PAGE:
The Parliamentary Standing Committee on Labour has asked the Union Labour Ministry and the Employees Provident Fund Organisation (EPFO) to provide a written statement within two weeks on its investments in various private stock schemes.
Members, cutting across party lines, questioned the EPFO’s decision to invest workers’ money in private equities.
At a meeting held here on Wednesday, the members asked the Centre and the EPFO to explain the logic behind the decision and sought the names of people in the authority who took such a policy decision. EPFO’s CEO Sunil Barthwal told that a good portion of the total amount of ₹13.7 lakh crore available with the EPFO was invested in various equities in 2018-19 and 2019-20. “A portion of this amount has been invested in various private schemes and in organisations such as IL&FS, which is facing a probe for financial irregularities. We asked them to explain the status of these investments,” said a member of the panel.
As almost all members raised similar questions, Chairman of the panel and senior BJD MP Bhartruhari Mahtab directed Barthwal to provide a written explanation of investments other than in government bonds. “Also, the EPFO has an unclaimed amount of ₹42,000 crore for years. MPs opined that this amount could be used to raise the minimum pension,” another member said.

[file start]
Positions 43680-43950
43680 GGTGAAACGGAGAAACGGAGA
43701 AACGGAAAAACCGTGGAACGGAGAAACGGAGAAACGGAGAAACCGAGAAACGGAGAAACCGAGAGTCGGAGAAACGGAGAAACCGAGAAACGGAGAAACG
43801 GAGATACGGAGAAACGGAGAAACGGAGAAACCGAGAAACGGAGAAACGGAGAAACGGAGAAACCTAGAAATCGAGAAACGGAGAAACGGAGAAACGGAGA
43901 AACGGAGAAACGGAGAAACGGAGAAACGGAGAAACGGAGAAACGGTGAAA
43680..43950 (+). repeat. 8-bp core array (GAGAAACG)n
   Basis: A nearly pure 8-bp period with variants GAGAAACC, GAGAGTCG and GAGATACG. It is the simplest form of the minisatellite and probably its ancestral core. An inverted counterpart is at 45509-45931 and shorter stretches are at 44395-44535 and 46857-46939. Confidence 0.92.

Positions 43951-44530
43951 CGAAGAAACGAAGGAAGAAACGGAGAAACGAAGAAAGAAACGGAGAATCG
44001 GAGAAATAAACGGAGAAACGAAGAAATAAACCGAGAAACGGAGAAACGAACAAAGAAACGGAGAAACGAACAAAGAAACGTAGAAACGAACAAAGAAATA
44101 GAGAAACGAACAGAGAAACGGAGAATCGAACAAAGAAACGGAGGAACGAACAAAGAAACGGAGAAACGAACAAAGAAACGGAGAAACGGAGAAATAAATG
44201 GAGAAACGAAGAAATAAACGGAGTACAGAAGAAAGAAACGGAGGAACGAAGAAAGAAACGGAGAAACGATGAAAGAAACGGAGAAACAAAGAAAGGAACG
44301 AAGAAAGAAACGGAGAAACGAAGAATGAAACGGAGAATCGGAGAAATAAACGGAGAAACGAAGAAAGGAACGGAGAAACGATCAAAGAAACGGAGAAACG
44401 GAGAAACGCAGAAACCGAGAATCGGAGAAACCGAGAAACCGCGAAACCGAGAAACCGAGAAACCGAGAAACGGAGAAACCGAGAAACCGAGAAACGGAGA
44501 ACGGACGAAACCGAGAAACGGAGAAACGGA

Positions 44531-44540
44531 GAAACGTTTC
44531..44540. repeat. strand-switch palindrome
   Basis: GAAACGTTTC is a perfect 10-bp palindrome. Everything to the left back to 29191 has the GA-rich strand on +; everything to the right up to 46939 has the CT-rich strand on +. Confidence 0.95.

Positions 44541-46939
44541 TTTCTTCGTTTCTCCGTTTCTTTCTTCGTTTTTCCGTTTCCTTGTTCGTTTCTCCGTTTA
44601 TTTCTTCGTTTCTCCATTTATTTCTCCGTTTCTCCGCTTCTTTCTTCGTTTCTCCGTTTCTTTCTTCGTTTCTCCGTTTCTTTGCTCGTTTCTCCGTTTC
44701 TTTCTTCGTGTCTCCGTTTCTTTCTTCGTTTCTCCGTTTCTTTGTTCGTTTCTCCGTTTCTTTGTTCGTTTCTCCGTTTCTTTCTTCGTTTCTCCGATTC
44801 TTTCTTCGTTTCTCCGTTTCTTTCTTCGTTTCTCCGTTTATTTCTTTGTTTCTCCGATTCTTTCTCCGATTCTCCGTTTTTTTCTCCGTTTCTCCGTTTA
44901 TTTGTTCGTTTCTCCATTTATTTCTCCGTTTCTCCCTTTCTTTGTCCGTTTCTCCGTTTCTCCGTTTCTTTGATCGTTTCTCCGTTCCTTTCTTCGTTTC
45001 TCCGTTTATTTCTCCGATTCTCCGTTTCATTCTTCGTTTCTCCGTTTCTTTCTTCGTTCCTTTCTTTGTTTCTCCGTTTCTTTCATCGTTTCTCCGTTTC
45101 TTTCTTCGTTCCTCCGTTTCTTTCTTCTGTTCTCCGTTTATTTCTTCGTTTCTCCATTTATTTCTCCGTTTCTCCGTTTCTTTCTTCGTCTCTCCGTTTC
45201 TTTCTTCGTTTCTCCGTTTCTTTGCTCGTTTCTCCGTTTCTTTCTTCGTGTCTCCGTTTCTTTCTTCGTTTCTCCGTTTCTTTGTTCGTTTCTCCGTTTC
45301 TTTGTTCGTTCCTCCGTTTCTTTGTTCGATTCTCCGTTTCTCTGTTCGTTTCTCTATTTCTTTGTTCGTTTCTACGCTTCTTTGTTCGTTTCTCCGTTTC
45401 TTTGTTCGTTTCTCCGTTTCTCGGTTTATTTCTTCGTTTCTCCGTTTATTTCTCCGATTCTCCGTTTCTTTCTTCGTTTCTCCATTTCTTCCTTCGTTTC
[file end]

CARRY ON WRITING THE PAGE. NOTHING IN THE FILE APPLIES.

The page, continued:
The members also demanded information on the withdrawal from the EPFO during the pandemic situation and the status of the EPFO pension scheme. For most of the queries neither the Labour Ministry nor the EPFO could provide information and Mahtab asked the officials to give a written explanation for each of the issues raised by the MPs. “The committee generally suggested that the Provident Fund scheme should be extended to workers in the unorganised sector and also include scheme workers and self-employed persons,” a member said.
Maximum salary cap
Barthwal said the maximum salary cap applicable to the pension scheme should be changed from the present ₹15,000 per month and agreed that the minimum pension for retired workers is a very small amount. Members reminded him that though an expert committee appointed by the EPFO recommended raising the minimum monthly pension to ₹2,000 and the Labour Standing Committee then headed by Bhagat Singh Koshyari had also recommended a minimum pension of ₹3,000, the Centre did not implement them
Members also asked the Ministry and the EPFO to explain the impact of Social Security Code on the provident fund scheme. “Did the Centre hold discussions with the PF authorities before enacting the new code? Under the new code, the monthly contribution of employers and workers in PF has been reduced from 12 per cent of salary to 10 per cent. How will this affect the functioning of the fund? What is the role of the Board of Trustees (Tripartite) Committee constituted under the old Provident Fund Act?,” the member asked.